April 17, 2024
Search
Close this search box.
Search
Close this search box.
April 17, 2024
Search
Close this search box.

Linking Northern and Central NJ, Bronx, Manhattan, Westchester and CT

Watching a Protest From the Sidelines

Although my home community in Teaneck has already seen a few pro-Hamas/anti-Israel rallies and protests since Oct. 7, last Sunday’s protest outside of Teaneck’s Keter Torah was easily the largest one to come to town. The protest was aimed at what is now the annual Israeli real estate expo that our community has hosted numerous times over the past few years and has been advertised extensively in our paper and elsewhere.

This is an event that I always try to attend for a number of reasons. First, of the dozens of exhibitors who attend—ranging from Israeli developers, realtors, lawyers, financial experts, shipping companies etc.—many are current, former or prospective advertisers of ours and the event represents the one time a year I can greet them in person and say thank them for their ad commitments. If I have not worked with them before, I of course want to introduce them to our publication. And yes, of course, there is also a personal interest—that niggling feeling in the back of my head that I will one day be able to afford a home in Israel, which gives the event an additional tachlis for me. “One day,” I say to myself, “I will be able to afford a down payment.”

It’s an event that I always enjoy and until a week or so ago, that was my usual plan. Unfortunately, as with many Israel-related events today, the pro-Hamas community caught wind of the event and organized the largest protest yet in the Teaneck area.

Despite calls for the event to be canceled, mainly coming as pressure from the pro-Hamas element of the community, the event went on, this time with a massive security and police presence in the area immediately around the shul. Our local leaders requested that the community not come out to counter-demonstrate in large numbers in order to better allow law enforcement to do their jobs, which was to contain the protest and avoid the potential for violence. Indeed, that was the case.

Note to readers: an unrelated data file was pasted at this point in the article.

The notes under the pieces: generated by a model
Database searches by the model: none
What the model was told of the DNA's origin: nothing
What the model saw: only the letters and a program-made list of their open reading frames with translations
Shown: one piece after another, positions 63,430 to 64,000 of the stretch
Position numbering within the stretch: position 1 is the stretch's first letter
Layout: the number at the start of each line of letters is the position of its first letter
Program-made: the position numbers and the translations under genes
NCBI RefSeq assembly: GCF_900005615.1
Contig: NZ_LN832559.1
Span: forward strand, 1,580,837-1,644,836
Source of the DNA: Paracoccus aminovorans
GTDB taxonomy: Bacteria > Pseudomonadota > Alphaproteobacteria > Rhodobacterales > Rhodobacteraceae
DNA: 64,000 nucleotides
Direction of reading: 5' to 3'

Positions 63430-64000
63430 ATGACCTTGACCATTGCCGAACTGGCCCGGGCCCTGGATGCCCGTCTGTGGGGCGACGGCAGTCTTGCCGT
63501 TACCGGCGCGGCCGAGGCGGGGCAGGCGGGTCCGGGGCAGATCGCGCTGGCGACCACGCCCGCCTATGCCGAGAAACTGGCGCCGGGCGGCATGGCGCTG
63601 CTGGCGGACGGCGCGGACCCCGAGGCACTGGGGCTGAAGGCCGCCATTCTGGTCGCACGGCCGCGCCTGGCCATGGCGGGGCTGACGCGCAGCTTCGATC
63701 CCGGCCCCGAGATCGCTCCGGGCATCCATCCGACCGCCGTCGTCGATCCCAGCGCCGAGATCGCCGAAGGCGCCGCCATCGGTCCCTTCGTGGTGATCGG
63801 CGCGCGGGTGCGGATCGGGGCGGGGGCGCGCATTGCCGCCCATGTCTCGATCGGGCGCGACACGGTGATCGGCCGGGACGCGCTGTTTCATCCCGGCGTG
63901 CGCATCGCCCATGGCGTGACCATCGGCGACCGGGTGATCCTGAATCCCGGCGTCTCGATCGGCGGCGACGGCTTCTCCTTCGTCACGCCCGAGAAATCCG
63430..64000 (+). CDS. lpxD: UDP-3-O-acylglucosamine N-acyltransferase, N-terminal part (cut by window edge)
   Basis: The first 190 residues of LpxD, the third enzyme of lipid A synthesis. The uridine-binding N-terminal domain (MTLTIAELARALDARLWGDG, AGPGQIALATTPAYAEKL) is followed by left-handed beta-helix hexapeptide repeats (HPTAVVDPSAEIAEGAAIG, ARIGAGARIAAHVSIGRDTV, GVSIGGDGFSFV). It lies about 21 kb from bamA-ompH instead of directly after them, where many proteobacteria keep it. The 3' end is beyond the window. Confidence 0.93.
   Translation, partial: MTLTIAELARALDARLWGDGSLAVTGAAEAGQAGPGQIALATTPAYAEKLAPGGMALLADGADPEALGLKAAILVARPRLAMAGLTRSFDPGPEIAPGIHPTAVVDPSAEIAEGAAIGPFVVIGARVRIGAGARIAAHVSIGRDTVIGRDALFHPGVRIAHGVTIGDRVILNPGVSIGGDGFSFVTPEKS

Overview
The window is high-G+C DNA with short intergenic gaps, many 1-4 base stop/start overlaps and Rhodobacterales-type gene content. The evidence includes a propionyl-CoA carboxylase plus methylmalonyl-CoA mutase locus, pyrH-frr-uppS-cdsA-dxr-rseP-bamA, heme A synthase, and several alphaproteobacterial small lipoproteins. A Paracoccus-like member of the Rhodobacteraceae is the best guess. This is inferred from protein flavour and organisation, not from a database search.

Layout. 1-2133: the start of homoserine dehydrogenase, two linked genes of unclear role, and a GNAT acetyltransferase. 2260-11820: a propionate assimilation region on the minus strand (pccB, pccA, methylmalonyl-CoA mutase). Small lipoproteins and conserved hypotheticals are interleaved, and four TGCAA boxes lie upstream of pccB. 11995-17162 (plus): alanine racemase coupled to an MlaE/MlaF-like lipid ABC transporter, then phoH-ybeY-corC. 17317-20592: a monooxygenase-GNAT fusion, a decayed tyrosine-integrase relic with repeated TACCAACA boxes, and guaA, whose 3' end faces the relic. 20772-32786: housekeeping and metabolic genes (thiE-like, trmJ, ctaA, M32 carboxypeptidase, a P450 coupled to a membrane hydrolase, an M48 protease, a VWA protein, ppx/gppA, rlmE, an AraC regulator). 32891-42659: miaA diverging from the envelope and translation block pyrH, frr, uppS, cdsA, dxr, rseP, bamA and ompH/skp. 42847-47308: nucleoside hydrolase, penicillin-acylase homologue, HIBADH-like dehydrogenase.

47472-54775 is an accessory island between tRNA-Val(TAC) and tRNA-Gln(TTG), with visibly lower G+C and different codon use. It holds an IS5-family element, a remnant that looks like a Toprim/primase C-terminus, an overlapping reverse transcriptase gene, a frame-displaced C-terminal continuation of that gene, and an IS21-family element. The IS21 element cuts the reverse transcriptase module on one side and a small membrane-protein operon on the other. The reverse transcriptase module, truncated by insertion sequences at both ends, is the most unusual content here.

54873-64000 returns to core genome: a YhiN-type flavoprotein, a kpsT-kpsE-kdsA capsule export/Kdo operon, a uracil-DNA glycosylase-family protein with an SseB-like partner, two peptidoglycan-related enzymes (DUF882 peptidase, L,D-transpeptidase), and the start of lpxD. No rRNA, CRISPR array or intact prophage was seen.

I spent the first hour of the event indoors meeting with and speaking to the many exhibitors and wearing my publisher’s hat. Inside, the mood was upbeat and even a bit defiant. A number of attendees told me that they came only because they felt it was the right thing to do with the protests going on outside. Once I had greeted our guests from Israel, I finally went out to see what was happening. Outside, the protestors were loud and, at times, pretty vulgar, essentially calling for the destruction of Israel and a forced exodus or worse of the Jewish people from the State of Israel. Although I saw a few signs calling for an immediate ceasefire in Gaza, to my eyes, that issue didn’t seem to be a major concern or agenda issue at all.

For the majority of the protestors, it seemed that they were there to protest any and all sales of real estate to Jews anywhere in Israel, regardless of whether it was in Gush Etzion or in downtown Jerusalem or Tel Aviv. Thankfully, only two people were arrested and the protestors peacefully dispersed hours after marching down the street to the shul from the Teaneck Armory.

Only a few hours after the event, emails and letters began to pour into our paper’s inbox. Many of the letters we received excoriated our community and leadership for not standing up and organizing a far more massive counter-protest. Sentiments such as “How dare we let these protestors walk through our streets and intimidate us?” “How could we have let that happen in our town and our community?” and “How can we accept this? How can we be so passive?” rang out righteously in our inboxes. A part of me certainly empathizes and relates to this sentiment, even if we weren’t waving Israeli flags as some did. Perhaps we could have done more to make the protestors feel more uncomfortable for having “invaded” the town of Teaneck. Had our community shown up in the thousands along their marching route, would that have had an impact in mitigating the protest? Would it have made us feel better? Perhaps yes, perhaps not. We will never know.